Another exemplary embodiment includes an antenna multiplexer including a first input for receiving a radio signal from an AM/FM antenna. The multiplexer also includes a second input for receiving a satellite digital audio radio service (SDARS) signal from a SDARS antenna and an output for simultaneously outputting signals received by the antenna multiplexer.

Other exemplary embodiments include an antenna multiplexer having a first input for receiving a radio signal from an AM/FM antenna and a second input for receiving a communication signal from a world cell antenna operable to receive AMPS/GSM850, GSM900, GSM1800, PCS/GSM1900, and UMTS/AWS communication signals. The multiplexer includes a third input for receiving a satellite signal from a satellite antenna and an output for simultaneously outputting signals received by the antenna multiplexer.

In yet another exemplary embodiment, an antenna demultiplexer includes an input capable of simultaneously receiving radio signal from an AM/FM antenna, a communication signal from a world cell antenna operable to receive AMPS/GSM850, GSM900, GSM1800, PCS/GSM1900, and UMTS/AWS communication signals and a satellite signal from a satellite antenna. The demultiplexer further includes a first output for outputting the radio signal, a second output for outputting the communication signal, and a third output for outputting the satellite signal.

According to still another example embodiment, an antenna demultiplexer includes an input capable of simultaneously receiving radio signal from an AM/FM antenna, and a satellite digital audio radio service (SDARS) signal from a SDARS antenna. The demultiplexer includes a first output for outputting the radio signal, and a second output for outputting the SDARS signal.

In another example embodiment, an antenna demultiplexer includes an input capable of simultaneously receiving a communication signal from a world cell antenna operable to receive AMPS/GSM850, GSM900, GSM1800, PCS/GSM1900, and UMTS/AWS communication signals, and a satellite signal from a satellite antenna. The demultiplexer includes a first output for outputting the communication signal and a second output for outputting the satellite signal.

Further areas of applicability will become apparent from the description provided herein. The description and specific examples in this summary are intended for purposes of illustration only and are not intended to limit the scope of the present disclosure.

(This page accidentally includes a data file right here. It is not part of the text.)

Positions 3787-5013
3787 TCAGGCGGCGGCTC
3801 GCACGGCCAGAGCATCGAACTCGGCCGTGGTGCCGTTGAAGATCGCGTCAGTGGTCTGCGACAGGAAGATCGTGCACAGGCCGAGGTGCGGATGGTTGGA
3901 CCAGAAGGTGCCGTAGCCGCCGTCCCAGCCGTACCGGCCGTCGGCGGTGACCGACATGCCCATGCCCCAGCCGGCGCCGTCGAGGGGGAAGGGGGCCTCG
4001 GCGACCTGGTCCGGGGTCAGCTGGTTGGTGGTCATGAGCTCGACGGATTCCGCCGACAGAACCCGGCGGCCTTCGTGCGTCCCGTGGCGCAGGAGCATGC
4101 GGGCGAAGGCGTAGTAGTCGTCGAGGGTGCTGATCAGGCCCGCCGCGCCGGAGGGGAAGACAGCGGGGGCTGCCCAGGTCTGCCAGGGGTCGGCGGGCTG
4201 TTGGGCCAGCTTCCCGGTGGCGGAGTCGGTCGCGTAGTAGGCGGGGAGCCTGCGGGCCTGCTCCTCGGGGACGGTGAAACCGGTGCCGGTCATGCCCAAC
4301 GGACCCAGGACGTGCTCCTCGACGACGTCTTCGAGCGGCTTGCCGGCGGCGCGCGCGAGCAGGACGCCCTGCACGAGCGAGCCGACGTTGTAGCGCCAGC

DRAWINGS

The drawings described herein are for illustrative purposes only of selected embodiments and not all possible implementations, and are not intended to limit the scope of the present disclosure in any way.

FIG. 1 is a block diagram of an exemplary embodiment of an antenna system including a GPS antenna, a world cell antenna, and a multiplexer for combining signals from the antennas in the system according to aspects of the present disclosure.

FIG. 2 is a graph of S21 and S22 simulation results for the world cell portion of the multiplexer in FIG. 1.

FIG. 3 is a graph of S21 and S22 simulation results for the GPS portion of the multiplexer in FIG. 1.

FIG. 4 is a graph of overall S11 simulation results for the multiplexer in FIG. 1.

FIG. 5 is a block diagram of an exemplary embodiment of an antenna system including a GPS and SDARS antenna, a world cell antenna, and a multiplexer for combining signals from the antennas in the system according to aspects of the present disclosure.

FIG. 6 is block diagram of an exemplary embodiment of an antenna system including an SDARS antenna, an AM/FM antenna, and a multiplexer for combining signals from the antennas in the system according to aspects of the present disclosure.

FIG. 7 is a block diagram of an exemplary embodiment of an antenna system including a SDARS/GPS antenna, a world cell/AM/FM antenna, and a multiplexer for combining signals from the antennas in the system according to aspects of the present disclosure.

FIG. 8 is a block diagram of an exemplary embodiment of an exemplary embodiment of an antenna system including a SDARS antenna, a GPS antenna, a world cell/AM/FM antenna, and a multiplexer for combining signals from the antennas in the system according to aspects of the present disclosure.

FIG. 9 is a block diagram of an exemplary embodiment of a demultiplexer for demultiplexing combined world cell/AM/FM/satellite signals output by a multiplexer according to aspects of the present disclosure.

FIG. 10 is a block diagram of an exemplary embodiment of a demultiplexer for demultiplexing combined AM/FM/satellite signals output by a multiplexer according to aspects of the present disclosure.